Jason Segel is Jeff, a 30-year-old stoner who lives at home with his mother (played by Susan Sarandon). Obsessed with signs (both in the literal sense and, amusingly, in reference to M. Night Shyamalan‘s film of the same name), he is searching, rather aimlessly, for his “purpose”. Segel is entirely winning despite the somewhat stereotypical character set-up. Jeff is a gentle giant with a heart of gold, well-meaning even in his haphazard missteps (at which everyone in his family pokes fun). Segel is perfect in this role and shows greater range than I’ve ever seen in him, beautifully and convincingly straddling the line between hapless lug and sincere loving soul, between comedy and drama. It is really he who holds this film together and had me invested in any way.
Ed Helms, on the other hand, plays his narcissistic moron of an older brother, Pat, who is continually judging Jeff even when his own life is in actuality no less (if not more so) in disrepair ~ his marriage (to the always fabulous Judy Greer) disintegrating, with good reason (who could blame her?!), making ridiculous choices (like purchasing a brand new Porsche on a clearly meager salary), and holding “business meetings” at Hooters. Not that Helms doesn’t have some humorous scenes (I do think he is a gifted comedian), but it really is tough to like or sympathize with him in any way since most everything he says and does here is idiotic. Continue reading →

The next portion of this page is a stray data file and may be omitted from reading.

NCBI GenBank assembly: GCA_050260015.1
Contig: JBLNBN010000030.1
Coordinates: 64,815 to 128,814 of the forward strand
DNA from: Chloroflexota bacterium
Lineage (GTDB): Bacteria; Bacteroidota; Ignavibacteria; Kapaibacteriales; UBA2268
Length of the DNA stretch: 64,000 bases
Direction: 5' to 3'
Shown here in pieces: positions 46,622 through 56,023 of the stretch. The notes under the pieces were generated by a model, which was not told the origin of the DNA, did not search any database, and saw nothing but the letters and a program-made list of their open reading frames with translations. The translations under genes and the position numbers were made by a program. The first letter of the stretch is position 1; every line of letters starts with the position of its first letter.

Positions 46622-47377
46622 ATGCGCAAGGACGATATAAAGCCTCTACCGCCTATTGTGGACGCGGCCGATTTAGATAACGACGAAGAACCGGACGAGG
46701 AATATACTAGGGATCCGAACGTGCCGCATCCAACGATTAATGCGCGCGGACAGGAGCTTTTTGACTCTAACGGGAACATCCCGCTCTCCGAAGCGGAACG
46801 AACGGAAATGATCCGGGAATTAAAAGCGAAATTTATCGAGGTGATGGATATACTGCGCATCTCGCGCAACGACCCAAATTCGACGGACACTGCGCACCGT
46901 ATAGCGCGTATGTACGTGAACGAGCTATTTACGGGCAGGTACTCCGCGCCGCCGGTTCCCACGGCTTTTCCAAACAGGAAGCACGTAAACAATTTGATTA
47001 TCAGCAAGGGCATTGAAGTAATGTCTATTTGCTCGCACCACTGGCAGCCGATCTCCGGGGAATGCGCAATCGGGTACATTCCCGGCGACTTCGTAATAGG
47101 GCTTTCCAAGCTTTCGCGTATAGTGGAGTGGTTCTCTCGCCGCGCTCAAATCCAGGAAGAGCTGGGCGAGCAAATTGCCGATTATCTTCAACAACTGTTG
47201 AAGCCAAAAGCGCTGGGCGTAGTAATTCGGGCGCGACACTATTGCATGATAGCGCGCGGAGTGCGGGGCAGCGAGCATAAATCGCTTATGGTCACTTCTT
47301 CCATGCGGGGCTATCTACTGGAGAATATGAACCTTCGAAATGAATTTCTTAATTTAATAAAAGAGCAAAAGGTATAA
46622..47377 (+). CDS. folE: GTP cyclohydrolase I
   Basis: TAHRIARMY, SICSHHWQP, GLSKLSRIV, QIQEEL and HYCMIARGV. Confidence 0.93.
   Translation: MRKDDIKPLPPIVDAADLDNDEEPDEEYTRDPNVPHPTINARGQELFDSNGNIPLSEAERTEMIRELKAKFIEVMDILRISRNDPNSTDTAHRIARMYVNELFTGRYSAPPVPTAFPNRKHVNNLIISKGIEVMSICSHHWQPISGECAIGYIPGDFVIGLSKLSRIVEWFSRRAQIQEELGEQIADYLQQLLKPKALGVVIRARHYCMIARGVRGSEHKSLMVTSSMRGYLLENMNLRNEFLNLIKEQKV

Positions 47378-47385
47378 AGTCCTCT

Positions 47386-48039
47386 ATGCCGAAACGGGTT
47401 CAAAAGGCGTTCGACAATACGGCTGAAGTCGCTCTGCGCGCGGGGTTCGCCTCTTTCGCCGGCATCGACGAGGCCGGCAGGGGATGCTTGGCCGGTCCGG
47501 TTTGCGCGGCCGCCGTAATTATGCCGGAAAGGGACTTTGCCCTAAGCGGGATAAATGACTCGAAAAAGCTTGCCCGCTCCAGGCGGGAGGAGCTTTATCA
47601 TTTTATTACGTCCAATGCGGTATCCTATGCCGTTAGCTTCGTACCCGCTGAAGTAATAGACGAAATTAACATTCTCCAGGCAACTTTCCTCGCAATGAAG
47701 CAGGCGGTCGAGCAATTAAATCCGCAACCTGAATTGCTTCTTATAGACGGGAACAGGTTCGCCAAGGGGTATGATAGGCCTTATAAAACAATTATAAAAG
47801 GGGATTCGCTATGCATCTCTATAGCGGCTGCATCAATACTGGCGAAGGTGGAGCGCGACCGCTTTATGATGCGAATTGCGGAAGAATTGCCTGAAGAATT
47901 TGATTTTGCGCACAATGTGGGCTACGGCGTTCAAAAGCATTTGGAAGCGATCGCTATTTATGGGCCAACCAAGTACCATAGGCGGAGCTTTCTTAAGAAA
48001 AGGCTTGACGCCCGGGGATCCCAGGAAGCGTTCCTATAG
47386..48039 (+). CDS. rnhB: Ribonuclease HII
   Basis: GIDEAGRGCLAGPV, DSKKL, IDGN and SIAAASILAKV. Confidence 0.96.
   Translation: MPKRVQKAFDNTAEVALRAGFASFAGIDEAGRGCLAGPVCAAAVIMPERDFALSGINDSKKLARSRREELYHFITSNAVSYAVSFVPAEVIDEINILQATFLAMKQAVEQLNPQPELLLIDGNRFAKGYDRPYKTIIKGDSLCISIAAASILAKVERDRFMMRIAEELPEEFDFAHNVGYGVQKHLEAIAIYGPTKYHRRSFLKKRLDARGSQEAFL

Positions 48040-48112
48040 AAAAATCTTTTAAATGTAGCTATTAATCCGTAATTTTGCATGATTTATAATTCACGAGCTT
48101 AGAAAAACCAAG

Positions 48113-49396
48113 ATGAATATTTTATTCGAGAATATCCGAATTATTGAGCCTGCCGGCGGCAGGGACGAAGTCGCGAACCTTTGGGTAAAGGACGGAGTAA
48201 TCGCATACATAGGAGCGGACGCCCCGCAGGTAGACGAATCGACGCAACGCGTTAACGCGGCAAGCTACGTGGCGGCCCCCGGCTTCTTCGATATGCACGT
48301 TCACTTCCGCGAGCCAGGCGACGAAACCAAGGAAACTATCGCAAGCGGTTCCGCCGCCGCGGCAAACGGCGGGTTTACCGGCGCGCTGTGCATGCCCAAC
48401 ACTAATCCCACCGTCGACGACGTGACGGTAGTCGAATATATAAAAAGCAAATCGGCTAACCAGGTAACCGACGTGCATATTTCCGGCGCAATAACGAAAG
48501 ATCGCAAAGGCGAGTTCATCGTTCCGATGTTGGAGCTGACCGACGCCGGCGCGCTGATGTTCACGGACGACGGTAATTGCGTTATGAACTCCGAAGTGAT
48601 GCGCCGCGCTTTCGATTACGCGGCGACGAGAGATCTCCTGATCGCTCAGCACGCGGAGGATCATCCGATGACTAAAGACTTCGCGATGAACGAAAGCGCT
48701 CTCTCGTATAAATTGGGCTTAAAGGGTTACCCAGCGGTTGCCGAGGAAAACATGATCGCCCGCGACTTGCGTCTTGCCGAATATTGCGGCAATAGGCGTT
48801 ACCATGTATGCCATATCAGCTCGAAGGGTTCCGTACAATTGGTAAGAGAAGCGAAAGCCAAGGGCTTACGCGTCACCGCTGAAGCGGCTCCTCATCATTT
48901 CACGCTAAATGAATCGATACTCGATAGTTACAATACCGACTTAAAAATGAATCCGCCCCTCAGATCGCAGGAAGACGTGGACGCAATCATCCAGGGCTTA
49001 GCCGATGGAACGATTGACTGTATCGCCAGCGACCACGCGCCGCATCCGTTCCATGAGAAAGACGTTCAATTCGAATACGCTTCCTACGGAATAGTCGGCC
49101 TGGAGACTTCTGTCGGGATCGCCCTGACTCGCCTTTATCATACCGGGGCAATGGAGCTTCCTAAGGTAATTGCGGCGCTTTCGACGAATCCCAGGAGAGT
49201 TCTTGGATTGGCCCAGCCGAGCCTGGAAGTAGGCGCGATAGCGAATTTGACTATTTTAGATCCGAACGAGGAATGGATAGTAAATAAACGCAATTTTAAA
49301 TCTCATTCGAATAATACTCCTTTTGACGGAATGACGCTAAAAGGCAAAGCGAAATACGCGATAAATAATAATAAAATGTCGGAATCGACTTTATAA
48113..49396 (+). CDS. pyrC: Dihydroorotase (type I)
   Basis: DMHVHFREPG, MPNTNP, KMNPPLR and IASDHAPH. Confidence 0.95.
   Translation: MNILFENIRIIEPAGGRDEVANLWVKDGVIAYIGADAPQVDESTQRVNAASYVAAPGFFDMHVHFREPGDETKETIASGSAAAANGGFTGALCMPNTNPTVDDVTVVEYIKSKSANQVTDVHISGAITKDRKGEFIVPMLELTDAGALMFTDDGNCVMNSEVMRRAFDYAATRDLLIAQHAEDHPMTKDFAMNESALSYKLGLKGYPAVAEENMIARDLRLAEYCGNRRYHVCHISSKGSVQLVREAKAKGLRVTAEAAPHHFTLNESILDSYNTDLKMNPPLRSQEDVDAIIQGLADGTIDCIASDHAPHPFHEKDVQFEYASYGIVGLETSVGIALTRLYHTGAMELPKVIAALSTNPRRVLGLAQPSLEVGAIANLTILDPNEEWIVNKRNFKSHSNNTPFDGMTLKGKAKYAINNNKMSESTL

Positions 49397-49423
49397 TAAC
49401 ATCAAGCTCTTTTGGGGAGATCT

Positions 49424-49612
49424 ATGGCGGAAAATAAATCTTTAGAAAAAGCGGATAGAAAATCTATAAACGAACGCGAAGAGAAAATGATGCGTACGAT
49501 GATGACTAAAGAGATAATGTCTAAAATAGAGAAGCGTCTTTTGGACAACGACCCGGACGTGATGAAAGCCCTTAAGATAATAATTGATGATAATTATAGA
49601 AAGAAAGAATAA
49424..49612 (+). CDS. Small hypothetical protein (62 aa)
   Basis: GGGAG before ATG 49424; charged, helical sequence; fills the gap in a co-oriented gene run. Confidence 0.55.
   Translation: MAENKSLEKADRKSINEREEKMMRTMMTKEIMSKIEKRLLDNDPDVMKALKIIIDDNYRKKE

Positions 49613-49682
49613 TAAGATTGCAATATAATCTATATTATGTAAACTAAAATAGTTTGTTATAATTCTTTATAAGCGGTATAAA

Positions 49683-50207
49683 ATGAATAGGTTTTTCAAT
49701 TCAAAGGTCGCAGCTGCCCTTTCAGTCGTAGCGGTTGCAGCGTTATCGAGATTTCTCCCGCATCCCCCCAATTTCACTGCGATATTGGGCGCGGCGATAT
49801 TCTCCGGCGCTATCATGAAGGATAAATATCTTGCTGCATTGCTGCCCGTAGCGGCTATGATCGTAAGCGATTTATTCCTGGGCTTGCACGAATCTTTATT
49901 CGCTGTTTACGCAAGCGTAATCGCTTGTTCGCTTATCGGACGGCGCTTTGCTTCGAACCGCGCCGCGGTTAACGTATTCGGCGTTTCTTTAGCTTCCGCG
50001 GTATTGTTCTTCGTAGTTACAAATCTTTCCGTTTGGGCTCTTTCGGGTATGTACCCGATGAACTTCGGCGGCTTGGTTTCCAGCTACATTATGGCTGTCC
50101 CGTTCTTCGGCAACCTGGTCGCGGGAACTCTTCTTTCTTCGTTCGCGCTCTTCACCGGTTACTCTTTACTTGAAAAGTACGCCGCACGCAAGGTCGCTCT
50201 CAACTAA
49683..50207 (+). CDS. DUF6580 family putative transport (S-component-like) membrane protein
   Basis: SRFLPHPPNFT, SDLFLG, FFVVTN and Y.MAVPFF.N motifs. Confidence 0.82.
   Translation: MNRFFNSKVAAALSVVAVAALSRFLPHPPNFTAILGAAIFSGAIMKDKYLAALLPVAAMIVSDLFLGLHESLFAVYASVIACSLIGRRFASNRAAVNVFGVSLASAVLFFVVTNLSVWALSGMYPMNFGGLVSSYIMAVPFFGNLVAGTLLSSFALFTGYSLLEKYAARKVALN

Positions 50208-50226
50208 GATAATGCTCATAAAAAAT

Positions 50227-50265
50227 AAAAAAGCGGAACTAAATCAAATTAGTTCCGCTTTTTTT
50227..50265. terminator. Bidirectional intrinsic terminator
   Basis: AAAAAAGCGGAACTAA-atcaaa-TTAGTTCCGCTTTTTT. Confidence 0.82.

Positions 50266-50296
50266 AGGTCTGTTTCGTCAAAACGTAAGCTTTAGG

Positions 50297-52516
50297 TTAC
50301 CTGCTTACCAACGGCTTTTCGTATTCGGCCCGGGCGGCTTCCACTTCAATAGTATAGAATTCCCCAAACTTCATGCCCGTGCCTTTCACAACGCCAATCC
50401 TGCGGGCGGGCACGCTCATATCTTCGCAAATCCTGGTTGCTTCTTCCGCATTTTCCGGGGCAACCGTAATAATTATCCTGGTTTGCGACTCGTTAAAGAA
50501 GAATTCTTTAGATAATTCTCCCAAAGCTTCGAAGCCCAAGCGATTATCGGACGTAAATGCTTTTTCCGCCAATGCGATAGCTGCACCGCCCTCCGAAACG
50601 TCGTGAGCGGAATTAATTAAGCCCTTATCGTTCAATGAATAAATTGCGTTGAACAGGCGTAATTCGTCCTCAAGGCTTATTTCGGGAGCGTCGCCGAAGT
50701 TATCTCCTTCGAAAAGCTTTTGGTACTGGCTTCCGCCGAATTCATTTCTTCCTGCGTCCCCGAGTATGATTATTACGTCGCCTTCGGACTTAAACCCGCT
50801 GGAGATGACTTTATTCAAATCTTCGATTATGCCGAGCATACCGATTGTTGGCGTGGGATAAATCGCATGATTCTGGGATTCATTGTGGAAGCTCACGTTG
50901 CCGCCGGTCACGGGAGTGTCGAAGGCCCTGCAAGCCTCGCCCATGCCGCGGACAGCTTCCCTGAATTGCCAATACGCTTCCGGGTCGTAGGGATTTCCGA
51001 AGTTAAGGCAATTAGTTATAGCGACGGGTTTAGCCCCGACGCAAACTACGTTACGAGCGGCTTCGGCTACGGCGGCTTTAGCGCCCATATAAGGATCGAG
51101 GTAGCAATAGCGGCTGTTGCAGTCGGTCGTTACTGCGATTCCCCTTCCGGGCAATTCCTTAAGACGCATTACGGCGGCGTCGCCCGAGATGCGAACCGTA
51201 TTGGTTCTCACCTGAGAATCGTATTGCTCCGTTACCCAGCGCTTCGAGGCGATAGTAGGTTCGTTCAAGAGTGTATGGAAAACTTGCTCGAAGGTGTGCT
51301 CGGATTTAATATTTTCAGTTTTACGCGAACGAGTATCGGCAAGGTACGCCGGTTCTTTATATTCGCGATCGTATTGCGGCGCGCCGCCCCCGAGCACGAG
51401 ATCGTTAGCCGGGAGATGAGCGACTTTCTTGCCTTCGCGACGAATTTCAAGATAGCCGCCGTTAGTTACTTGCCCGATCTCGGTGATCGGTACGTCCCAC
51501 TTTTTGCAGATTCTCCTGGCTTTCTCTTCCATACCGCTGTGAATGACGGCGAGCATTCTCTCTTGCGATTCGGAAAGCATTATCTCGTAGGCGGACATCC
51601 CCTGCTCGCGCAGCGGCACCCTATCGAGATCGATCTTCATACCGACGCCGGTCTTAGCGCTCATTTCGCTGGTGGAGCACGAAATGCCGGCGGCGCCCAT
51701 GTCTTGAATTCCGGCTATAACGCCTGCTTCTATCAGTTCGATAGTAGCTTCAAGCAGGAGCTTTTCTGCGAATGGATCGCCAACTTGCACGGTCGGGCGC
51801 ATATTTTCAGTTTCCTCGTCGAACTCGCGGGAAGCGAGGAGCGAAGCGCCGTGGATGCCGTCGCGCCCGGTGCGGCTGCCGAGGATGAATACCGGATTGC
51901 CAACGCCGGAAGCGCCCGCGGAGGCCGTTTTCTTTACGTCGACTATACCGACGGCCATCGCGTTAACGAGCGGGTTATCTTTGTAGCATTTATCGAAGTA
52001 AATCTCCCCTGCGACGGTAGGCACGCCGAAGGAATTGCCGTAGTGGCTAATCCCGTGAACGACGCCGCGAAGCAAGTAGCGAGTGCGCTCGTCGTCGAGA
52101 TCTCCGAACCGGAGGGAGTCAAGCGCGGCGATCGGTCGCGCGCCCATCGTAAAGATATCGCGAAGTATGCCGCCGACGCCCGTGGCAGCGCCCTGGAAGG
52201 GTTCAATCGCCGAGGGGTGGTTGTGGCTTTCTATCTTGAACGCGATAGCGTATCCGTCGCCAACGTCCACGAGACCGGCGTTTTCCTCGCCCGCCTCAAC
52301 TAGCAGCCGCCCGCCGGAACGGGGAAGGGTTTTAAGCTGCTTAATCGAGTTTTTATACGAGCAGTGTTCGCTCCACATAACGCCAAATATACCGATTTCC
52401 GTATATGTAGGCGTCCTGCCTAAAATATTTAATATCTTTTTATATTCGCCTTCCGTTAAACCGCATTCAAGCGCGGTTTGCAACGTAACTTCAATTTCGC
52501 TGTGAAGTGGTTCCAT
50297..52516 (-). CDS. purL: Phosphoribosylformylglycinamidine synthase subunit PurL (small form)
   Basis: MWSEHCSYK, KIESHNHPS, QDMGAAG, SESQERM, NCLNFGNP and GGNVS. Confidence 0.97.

Wow. I am still reeling from this one…I think this is going to be one of those that really sticks with me long after I’ve seen it. (Sidenote: I viewed this on 1/24/12 and now that I’m entering this review well after the fact, I can say with certainty that I was right! It did indeed stay with me…perhaps longer than I’d have liked, which is, in my experience, truly an indication of its power.)
I knew going in that it was going to be disturbing and difficult subject matter, though not how it would be presented or play out. Indeed it was horrifically harrowing, yet I was engrossed and engaged from start to finish. Though it left some questions unanswered (and there were a few aspects with which I took issue), overall I thought it was a superbly-done and extremely well-acted film.
We learn early on that the son (the Kevin of the title) – and first child – of Tilda Swinton’s character, Eva, commits some sort of heinous act on par with a Columbine or other such violent school tragedy. We are, bit by bit, led to the final reveal of that through both flashbacks and scenes set in the present day. It does quite a nice job of building characters and setting the stage without revealing too much. In fact, nothing quite prepares you for the extent of the tragedy that ensues…